Aaron speaks some French, but he doesn’t have any French vocabulary for car parts or mechanical issues! We gave Hadif our trust and a bundle of emergency euros to get the job done. In the meantime, we were still living in Charlie, however gingerly as he was now propped up carefully on several jacks.
The next afternoon were were very relieved to see Hadif return, unfortunately with a bit of a fender bender on his car as he spun out on the icy roads and hit another car. Our mechanic, along with the inevitable three friends/looky-loos handing him what he needed of his makeshift tools, spent the next five hours replacing the clutch, front brakes and pads, and cleaned the back brakes.
In the meantime, Hadif invited us to his home where his mother, from the Touareg tribe of the northern Sahara, made us a special couscous meal along with “Berber whiskey” which is actually very sugary mint tea. We were very touched by their hospitality and warmth inviting us into their home. After returning to Charlie and a late-afternoon test drive with Aaron, we had the stamp of approval along with a small cheering crowd! Yeah “Crazy Holland”!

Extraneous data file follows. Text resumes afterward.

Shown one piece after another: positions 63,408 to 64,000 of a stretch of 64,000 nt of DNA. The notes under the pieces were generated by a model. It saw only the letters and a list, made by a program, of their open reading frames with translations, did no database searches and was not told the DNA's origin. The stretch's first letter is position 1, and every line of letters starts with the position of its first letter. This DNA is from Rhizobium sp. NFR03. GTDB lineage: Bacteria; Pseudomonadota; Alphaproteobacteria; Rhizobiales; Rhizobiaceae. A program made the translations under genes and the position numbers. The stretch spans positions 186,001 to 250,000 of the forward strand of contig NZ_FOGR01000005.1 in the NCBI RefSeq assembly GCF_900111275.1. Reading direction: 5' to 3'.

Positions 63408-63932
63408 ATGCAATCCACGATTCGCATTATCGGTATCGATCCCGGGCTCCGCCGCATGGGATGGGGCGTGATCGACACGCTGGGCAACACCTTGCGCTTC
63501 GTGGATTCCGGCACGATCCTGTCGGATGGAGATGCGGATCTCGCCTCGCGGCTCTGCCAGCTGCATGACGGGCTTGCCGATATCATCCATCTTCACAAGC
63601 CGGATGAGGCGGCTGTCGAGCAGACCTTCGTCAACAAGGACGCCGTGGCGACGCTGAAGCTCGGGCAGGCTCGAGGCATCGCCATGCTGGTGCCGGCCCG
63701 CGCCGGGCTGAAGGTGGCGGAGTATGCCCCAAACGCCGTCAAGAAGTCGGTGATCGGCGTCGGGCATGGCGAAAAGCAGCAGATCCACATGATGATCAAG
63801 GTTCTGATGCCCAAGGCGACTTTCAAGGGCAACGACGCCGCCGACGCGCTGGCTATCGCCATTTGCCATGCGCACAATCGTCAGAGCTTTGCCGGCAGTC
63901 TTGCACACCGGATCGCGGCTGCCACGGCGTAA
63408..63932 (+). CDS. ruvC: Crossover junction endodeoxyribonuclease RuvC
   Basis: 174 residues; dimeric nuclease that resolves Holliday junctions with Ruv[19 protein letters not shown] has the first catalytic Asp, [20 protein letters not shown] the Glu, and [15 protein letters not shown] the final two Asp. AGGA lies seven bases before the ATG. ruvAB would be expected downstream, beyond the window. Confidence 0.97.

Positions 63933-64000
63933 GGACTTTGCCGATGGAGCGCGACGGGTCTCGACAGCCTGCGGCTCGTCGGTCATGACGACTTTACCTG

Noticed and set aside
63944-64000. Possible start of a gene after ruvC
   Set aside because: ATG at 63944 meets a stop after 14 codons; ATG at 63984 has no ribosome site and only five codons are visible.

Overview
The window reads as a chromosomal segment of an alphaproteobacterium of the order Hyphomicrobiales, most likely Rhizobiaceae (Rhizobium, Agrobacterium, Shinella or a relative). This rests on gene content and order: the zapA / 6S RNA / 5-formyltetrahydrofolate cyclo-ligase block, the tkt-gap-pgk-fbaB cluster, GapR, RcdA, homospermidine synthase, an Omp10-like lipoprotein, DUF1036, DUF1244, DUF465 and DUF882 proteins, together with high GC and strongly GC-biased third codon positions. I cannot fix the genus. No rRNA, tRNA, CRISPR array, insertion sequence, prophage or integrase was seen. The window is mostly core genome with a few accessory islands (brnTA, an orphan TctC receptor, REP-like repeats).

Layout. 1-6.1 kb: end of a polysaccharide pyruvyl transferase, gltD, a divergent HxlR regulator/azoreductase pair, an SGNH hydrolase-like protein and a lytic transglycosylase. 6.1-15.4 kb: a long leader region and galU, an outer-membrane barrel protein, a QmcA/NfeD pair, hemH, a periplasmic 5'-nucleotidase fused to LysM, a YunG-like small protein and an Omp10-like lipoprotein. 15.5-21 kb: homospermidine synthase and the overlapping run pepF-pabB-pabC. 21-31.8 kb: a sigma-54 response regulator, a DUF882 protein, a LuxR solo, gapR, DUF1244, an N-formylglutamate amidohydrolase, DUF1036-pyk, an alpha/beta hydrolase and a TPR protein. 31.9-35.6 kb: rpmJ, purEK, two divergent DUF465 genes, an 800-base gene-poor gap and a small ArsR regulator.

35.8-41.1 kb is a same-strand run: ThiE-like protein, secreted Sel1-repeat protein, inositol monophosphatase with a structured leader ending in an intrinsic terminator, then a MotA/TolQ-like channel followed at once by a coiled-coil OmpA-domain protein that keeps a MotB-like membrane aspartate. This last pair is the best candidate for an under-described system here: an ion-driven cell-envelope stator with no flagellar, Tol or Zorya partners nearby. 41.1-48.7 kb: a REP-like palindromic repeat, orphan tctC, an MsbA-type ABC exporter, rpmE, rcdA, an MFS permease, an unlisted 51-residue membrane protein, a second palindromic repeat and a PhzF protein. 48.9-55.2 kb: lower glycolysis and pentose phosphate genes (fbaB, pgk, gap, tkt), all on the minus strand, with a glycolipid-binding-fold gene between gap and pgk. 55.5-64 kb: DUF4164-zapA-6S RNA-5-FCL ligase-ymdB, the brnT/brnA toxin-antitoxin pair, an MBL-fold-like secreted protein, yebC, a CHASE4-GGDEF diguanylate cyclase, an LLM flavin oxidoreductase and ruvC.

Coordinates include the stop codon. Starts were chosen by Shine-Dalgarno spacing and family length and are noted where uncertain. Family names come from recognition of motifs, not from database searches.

Several days later, Aaron located the source of the annoying squeak. The mechanism holding the bunk bed above the cab was long overdue for a good grease job. Alas, the screech was stifled!
Our drive southwards towards Erfoud, a town on the northern edge of the Saharan desert, continued to be fraught with potholes, disappearing shoulders, and the occasional rocky detour or river forge, but the friendships we made across languages and cultural barriers made our most stressful moments traveling not only bearable, but turned into a positive memory.
-written and photos by Tammy